Interview Etiquette / Strategy – The telephone screen will usually last 25-30 minutes. During the first half of the interview, please refrain from asking ANY questions. The interviewer has a set agenda that he or she must complete – they are carefully selected and formulated questions, and therefore your responsibility is to 'help' the interviewer complete his / her due diligence. If you do your job properly in the first half, then in the second half of the conversation the interviewer will be excited to 'sell' their opportunity to you! It is at this point in the conversation that you can detect a shift in tone and know that you have done well.
Even if the interviewer asks if you have any questions, it is advisable in this first screen to avoid asking any questions. There will be opportunities to ask questions later in the process. If the interviewer says something that you do not understand and need to query, please feel free to ask. This call, the initial screening, is not the venue for Q&A. Asking questions too early in the process may lead the interviewer to wrong conclusions. The goal of the telephone screen is to get to the next step!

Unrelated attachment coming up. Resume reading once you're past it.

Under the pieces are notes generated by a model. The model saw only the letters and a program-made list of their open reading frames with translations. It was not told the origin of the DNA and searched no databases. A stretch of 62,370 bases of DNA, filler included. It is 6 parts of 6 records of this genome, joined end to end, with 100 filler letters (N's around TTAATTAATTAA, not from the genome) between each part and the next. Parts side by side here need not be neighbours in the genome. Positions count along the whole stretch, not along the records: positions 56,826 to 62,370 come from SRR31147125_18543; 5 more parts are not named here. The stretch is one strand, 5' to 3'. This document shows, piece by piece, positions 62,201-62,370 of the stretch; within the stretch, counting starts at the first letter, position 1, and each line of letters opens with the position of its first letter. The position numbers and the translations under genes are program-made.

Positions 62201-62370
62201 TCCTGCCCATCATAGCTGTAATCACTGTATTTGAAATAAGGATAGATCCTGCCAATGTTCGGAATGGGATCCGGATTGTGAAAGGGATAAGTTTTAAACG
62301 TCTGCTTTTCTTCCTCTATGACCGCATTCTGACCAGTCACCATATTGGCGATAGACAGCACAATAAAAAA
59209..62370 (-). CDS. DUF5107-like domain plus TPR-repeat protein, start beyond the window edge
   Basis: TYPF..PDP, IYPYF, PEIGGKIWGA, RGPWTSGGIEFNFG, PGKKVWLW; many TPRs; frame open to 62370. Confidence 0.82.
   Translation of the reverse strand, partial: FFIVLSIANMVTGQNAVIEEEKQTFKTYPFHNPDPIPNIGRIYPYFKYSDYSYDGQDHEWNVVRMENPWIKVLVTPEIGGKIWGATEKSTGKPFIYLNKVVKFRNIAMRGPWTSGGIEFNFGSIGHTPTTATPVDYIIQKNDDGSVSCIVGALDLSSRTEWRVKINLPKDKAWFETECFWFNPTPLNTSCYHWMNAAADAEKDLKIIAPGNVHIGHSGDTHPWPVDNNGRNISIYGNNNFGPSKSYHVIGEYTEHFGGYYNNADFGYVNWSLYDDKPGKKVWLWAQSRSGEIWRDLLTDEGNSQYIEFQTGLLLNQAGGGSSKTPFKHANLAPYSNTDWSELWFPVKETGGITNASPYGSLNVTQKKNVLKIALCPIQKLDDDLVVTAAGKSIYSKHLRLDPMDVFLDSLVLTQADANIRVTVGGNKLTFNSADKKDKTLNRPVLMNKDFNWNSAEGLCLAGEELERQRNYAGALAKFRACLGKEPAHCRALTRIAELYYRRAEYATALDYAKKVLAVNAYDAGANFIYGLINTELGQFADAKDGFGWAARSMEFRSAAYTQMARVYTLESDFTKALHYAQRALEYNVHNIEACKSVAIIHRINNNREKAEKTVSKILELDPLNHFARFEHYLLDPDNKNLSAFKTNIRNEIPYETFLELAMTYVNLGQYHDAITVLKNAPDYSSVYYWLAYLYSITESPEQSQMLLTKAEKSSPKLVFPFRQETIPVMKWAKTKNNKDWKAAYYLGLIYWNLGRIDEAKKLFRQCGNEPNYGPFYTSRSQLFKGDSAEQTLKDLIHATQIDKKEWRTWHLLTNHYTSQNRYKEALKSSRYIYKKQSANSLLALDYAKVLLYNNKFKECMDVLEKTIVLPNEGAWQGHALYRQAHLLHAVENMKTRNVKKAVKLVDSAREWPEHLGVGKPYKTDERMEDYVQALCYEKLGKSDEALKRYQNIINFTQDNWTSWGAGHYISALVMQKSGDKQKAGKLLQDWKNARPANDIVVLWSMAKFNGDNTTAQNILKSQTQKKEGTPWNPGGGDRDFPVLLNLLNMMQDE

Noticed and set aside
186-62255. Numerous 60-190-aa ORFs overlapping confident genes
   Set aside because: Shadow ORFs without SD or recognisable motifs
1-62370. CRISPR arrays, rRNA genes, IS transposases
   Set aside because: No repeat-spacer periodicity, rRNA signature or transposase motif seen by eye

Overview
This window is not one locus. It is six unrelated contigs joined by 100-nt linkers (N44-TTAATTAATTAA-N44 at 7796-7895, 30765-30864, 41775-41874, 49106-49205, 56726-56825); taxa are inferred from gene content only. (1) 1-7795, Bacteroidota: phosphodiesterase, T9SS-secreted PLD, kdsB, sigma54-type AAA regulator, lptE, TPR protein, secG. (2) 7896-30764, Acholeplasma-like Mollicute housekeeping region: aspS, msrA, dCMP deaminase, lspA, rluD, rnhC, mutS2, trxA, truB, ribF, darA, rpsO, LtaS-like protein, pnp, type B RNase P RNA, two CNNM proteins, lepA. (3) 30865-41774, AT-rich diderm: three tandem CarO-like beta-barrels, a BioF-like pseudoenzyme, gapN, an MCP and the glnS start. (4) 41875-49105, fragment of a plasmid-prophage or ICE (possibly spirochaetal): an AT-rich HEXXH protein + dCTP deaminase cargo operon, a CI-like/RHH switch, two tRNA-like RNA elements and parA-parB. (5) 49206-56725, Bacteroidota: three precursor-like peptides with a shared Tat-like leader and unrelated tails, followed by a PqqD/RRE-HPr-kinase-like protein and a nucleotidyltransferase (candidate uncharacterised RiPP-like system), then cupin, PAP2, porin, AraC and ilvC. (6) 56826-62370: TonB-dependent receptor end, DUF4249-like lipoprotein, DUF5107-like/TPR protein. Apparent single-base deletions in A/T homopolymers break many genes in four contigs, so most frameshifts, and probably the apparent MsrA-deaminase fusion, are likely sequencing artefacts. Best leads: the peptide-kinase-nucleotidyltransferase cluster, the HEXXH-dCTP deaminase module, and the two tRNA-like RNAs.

- Why You’re Looking
One of the most frequent questions in an interview is “why you are looking?” No company wants to hire someone else’s problem, so never speak ill of your current employer or direct supervisor. The best answer is to say, “I’m not actively looking but my recruiter thought this could be the next step in my career development and I agreed to talk with you.” Companies love feeling they have “poached” a star performer from a competitor. Position yourself in this light and you become sought after “prey.”.